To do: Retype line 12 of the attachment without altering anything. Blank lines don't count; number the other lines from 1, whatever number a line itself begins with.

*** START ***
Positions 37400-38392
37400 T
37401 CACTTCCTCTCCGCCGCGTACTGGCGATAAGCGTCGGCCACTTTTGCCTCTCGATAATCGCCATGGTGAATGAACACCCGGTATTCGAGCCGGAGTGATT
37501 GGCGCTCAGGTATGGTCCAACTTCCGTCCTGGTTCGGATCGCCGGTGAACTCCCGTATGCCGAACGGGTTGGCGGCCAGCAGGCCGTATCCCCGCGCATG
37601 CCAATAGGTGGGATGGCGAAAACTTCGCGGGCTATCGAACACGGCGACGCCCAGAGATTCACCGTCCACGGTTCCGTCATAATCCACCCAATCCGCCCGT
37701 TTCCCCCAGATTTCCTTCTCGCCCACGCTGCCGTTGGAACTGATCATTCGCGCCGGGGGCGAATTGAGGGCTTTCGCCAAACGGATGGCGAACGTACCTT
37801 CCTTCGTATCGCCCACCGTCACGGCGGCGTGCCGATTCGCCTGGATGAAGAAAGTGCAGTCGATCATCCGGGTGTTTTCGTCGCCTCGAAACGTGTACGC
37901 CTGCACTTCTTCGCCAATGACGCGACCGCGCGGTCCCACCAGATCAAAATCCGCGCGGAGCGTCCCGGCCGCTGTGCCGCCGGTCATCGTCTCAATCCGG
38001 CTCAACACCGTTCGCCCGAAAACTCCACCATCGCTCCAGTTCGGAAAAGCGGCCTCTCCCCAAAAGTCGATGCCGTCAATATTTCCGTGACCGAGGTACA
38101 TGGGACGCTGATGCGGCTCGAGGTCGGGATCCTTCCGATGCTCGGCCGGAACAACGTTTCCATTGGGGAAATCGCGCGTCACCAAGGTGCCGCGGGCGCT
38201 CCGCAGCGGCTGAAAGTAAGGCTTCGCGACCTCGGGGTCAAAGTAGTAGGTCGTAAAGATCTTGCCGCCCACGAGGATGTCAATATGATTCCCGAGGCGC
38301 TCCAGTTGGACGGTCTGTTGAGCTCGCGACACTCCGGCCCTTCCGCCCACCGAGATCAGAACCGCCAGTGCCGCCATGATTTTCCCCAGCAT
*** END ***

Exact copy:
38301 TCCAGTTGGACGGTCTGTTGAGCTCGCGACACTCCGGCCCTTCCGCCCACCGAGATCAGAACCGCCAGTGCCGCCATGATTTTCCCCAGCAT